Connected products: development for the IoT age
The Internet of Things (IoT) is gaining momentum. There is huge potential; Gartner forecasts 21 billion connected things by 20201. McKinsey Global Institute has estimated that “the IoT has a total potential economic impact of $3.9 trillion to $11 trillion a year by 2025”2. We see a lot of learning, playing and experimentation around how to turn traditional products into IoT products. We also see entirely new product and business concepts enabled by IoT. Against this backdrop, I want to share our vision for building the connected products that will help to make our world better, more efficient and environment friendly.
As we move into the age of IoT, we’re seeing a shift in the products companies are making and how they’re making them. Previously closed systems are becoming more open and distributed. Connected products are allowing companies to get more data, and more knowledge from their systems, even after they have been delivered to the end user. And that data is helping companies transform their businesses and create new opportunities.
The distributed nature of connected systems and the feedback they generate adds significantly to the complexity of product development. Continuous feedback from products demands continuous development and refinement of those products to meet ever changing customer and market needs. Quality is a price of entry for connected products that can have a significant impact on our lives. And customers, used to daily updates from the app store, demand ever faster product development to keep up.
Continuous engineering is a new approach to systems engineering and software development to meet the needs of the IoT age. It connects engineering activities and teams, automating many slow, time-consuming and error-prone activities to better deal with the complexity of IoT product development. It also helps engineering teams to make use of the continuous feedback of data from connected products to inform design evolution.
At the core of continuous engineering are three concepts. The first is providing engineering insight by unlocking access to data and then helping translate that information. This ensures engineering teams are making the right decisions at the right times. The second concept is the continuous verification of requirements and design at all stages of the product life cycle. Continuous verification can prevent rework and helps achieve faster time-to-quality. And the third concept is strategic reuse across the engineering life cycle. This helps increase design efficiency, engineer product lines and reduce complexity.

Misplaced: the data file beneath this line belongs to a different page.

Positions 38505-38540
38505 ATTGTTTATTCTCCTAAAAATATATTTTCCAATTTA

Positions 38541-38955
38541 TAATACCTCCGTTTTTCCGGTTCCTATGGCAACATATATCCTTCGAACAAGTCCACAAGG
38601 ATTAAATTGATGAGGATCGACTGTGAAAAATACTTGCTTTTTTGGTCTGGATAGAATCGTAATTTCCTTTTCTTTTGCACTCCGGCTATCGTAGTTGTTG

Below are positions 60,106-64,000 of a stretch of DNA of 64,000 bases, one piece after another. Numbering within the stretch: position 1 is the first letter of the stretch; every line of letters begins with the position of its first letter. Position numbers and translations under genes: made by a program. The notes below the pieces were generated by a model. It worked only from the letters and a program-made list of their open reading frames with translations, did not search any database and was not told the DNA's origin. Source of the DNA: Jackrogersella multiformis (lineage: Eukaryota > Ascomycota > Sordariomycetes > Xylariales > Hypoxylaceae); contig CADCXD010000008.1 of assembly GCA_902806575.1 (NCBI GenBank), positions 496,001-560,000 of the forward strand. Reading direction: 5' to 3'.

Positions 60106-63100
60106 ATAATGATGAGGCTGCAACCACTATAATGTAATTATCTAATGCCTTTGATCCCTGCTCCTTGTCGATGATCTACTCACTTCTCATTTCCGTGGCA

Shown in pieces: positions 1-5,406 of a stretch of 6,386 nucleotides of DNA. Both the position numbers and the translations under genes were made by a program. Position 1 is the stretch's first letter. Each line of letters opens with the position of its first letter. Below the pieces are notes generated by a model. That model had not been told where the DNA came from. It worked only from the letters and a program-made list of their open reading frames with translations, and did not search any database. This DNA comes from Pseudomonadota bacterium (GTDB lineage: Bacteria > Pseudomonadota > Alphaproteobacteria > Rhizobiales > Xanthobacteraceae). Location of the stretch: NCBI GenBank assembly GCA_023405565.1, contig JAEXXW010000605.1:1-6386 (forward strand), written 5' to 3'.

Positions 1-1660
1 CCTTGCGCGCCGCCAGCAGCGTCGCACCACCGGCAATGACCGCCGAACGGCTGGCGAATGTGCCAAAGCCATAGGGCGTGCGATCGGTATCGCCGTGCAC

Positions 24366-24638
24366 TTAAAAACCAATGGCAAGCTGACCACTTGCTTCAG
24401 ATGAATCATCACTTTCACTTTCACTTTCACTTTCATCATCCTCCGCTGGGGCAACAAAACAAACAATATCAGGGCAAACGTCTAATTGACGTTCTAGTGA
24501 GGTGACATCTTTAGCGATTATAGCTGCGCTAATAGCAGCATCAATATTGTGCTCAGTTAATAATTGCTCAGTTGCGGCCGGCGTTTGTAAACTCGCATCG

In addition to a continuous engineering capability, companies need a mechanism to build the infrastructure of connected products for the IoT. That mechanism must be easy to adopt, robust, secure, scalable, reliable and cost-effective. And that’s where the IBM Watson IoT platform comes in.
The IBM Watson IoT platform provides the infrastructure ‘glue’ between the physical products, or endpoints, of an IoT solution and the cloud-based software that orchestrates the overall solution.
Making the magic happen
Using continuous engineering to develop connected products and the IBM Watson IoT Platform to build the deployed infrastructure is a great way to stay ahead in IoT development. But the real magic happens when these two technologies are connected. This integrated approach allows cost, quality and delivery time to be optimized while enabling engineering to make use of connected product feedback.
The IBM Continuous Engineering Connector for IoT (CE4IoT) connects the IBM IoT continuous engineering solution and the IBM Watson IoT Platform to deliver an engineering solution for the IoT age. Available now in technical preview, you can learn more about it at https://jazz.net/products/ce4iot-connector/ , join the discussion on the jazz.net forum, and follow the latest news on Twitter at #CE4IoT. You can also read my colleague, Daniel Moul’s blog post for technical details of the connector.
I’ll talk more about connected product development, continuous engineering, the Watson IoT platform and the CE4IoT connector in coming posts. In the meantime, you can learn more about IBM’s vision for IoT by visiting our website.
(1) Gartner, Measuring the Strategic Value of the Internet of Things for Industries, Chet Geschickter | Kristin R. Moyer, April 2016
(2) “Unlocking the Potential of the Internet of Things”, McKinsey Global Institute, June 2015